I do try my best to provide everything for him, getting a better job, buy all the things he needs and wants. But yeah, an obligation, a responsibility.”


6. “I was not prepared”

“I love my son, I would die for him, I’d kill for him if I had to.
Yet, if I could go back in time and not have children then I would. I was not prepared for a child, even though I worked, we planned this pregnancy. I was not prepared for how much I’d lose myself and my whole identity. I was not prepared for the sleep deprivation, the constant screaming, the colic.
I think overall I had a very bad experience. I was very very sick after having a baby.
I will NEVER let my son know this, I will NEVER let my son feel he is unloved or unwanted. It was not his choice to be born.”


7. “I hate myself because I feel this way”

“I have custody of my brother’s kids. I didn’t want them. I already have one of my own. My brother’s kids are not as well-behaved as my children. It is very frustrating. I love them. I will protect them and take care of them. I find myself very upset by the fact that I just can’t seem to love them as much as my children. It’s depressing. I hate myself because I feel this way. I wish it was just my children a lot of the times. My brother’s kids put a strain on my marital relationship, because they act out so much.
…I just wish it would go back to a family of three. 7 is just too much for most things…I hate that I can’t just be happy with this. At least for their sake. Can’t talk to family about it. I’m this hero who took the kids so they wouldn’t end up in foster care or group homes. But I’m really not a hero. I stepped up because no one else would, but I don’t think I’m cut out for it.


swiggle1 dot pattern2
Pixabay Source: Pixabay

10. “I am just keeping her alive”

“My child is severely special needs. She’s autistic, but on the severe end with “global developmental delay” which is just a nice way of saying “mentally disabled.” She is six but is now just learning to potty train. She is non-verbal but thankfully understands simple directions. She screams for hours off and on at a time every day and when she isn’t screaming she is making noises. She doesn’t interact like a normal child and treats other people more like inanimate objects rather than people – no affection, no emotion, no interaction aside from pulling me to the fridge to get her food or handing me her toy so I can fix something on it.
…I never ever thought we’d have a special needs kid. There’s no family history, and like I said I took amazing care of myself while pregnant. She was planned, my husband and I waited until we were financially stable to have her, we did everything right. We wanted more children but now have decided not to have any more because it would be too much stress. I mourn what could have been…”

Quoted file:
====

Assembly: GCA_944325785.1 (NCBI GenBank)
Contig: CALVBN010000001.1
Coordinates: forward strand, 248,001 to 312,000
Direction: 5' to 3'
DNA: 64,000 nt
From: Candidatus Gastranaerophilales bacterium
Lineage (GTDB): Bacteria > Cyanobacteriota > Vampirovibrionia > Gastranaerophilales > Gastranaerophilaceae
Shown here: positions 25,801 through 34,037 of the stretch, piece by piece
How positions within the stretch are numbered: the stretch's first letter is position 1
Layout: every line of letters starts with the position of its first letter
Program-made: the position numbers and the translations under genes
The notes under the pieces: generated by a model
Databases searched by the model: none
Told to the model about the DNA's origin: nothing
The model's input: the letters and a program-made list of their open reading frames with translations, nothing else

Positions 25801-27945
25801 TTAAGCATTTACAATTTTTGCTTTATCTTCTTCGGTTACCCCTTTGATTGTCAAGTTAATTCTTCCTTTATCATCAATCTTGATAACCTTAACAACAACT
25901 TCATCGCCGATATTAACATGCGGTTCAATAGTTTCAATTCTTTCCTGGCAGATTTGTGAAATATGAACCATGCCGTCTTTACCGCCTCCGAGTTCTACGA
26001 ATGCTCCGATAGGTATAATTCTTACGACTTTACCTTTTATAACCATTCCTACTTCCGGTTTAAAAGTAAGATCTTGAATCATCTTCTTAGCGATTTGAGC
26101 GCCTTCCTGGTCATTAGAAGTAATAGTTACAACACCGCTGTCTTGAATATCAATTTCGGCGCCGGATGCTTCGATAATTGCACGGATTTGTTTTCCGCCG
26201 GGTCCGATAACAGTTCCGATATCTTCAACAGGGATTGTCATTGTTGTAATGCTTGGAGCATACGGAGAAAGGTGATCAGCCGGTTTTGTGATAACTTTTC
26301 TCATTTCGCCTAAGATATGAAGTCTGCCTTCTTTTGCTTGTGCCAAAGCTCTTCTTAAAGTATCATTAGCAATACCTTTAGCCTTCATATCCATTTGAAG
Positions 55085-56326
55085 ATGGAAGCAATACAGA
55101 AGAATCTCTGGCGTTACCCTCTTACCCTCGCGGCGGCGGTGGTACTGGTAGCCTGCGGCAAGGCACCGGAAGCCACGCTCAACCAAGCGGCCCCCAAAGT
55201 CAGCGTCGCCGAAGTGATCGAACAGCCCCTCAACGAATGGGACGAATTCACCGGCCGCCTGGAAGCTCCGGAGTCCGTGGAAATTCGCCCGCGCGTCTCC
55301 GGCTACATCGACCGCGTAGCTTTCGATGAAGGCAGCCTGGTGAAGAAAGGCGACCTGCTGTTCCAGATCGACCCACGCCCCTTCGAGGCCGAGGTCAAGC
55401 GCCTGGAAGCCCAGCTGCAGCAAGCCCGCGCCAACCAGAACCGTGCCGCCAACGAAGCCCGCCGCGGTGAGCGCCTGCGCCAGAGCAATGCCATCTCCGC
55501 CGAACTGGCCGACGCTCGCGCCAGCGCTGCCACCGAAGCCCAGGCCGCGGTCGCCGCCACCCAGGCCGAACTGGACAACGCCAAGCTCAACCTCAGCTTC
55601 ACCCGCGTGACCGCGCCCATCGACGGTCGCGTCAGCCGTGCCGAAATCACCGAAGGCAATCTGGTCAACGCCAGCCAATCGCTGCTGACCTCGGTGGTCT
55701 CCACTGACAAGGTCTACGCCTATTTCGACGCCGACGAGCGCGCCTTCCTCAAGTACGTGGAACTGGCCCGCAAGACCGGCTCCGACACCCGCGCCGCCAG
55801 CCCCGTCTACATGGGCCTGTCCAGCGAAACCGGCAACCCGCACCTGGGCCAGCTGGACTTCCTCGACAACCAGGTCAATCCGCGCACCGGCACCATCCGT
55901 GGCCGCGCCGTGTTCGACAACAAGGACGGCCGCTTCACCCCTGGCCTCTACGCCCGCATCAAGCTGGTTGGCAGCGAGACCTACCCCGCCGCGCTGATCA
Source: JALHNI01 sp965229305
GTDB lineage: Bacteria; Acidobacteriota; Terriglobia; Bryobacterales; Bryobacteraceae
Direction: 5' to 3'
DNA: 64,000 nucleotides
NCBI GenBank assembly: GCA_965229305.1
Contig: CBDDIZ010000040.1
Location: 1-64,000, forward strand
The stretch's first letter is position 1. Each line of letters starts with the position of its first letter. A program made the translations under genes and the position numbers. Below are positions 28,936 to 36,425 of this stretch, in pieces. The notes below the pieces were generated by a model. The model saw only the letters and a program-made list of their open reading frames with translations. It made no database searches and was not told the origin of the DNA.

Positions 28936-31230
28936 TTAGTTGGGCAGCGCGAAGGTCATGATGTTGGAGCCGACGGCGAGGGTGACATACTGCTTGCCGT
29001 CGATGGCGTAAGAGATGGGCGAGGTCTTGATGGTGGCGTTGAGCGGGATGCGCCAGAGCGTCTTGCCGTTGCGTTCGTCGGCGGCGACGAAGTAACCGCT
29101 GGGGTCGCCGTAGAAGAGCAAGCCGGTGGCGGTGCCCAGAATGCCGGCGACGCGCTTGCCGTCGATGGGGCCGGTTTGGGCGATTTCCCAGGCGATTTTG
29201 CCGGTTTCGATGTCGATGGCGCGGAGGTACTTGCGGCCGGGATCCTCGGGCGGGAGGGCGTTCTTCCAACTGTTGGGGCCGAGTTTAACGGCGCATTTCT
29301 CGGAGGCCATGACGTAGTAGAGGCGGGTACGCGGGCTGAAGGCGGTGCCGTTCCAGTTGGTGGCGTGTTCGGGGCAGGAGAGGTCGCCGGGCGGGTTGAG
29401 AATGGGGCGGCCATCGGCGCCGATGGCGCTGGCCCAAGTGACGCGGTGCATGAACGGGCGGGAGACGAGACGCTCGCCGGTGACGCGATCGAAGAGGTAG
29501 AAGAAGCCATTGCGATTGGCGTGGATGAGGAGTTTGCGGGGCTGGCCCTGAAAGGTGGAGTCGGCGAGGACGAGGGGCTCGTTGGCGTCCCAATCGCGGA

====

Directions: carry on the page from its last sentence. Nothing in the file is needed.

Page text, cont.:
swiggle1 dot pattern2
Pixabay Source: Pixabay

11. “I didn’t want to be around her”

“I had got pregnant for my neglect in not taking my birth control properly. I did NOT want a child, but I could not bring myself to abort either. Family pressure, I’ll just say that. When she was born, I felt like I had postpartum depression (not diagnosed medically). I didn’t want to be around her, feed her, change her, be with her. But….I did it anyway. My motherly instincts kicked in and I did all I could to keep her comfy and happy. There were many times of regret and hopelessness that this little girl had flipped my world upside down and I was very unhappy with the way my life was going because of her. Suddnely, she started talking. She soon started walking. She started eating on her own. She started dancing, singing, and playing. She went to kindergarten. She started having a sense of style. She played video games with me. She excelled in school. She understands meme culture without me having to explain it. She’s beautiful and smart and I wouldn’t change her for the world. Sure, there are still selfish moments where I would like to escape and be on my own and do my own thing. But more and more, I find myself thinking, ‘This might be more fun if my kid was with me.'”


12. “Adoption at this age would ruin their lives”

“I had my first child at 16, only a month prior to his birth I married my 15-year-old boyfriend. I loved him more than life itself. I also grew up in abuse, poverty, and in the system for some background. I’m now 27 with two children from him, and divorced.
I remarried and my current Husband wanted children of his own. In all, I have four kids now.
I see my oldest two as more as siblings more so than my own children. It’s an odd relationship but I do my best as their mother. My younger two I did not want to have, however I felt my husband was such a good father to my oldest two I needed to make the marriage work for them.
My children are wonderful little creatures. They are so smart and sensitive. My oldest especially is like me, cry’s over everything. I still today feel as if, if I had made the right choice of adoption they would be better off than with me. They would have more, more things, more love, more understanding.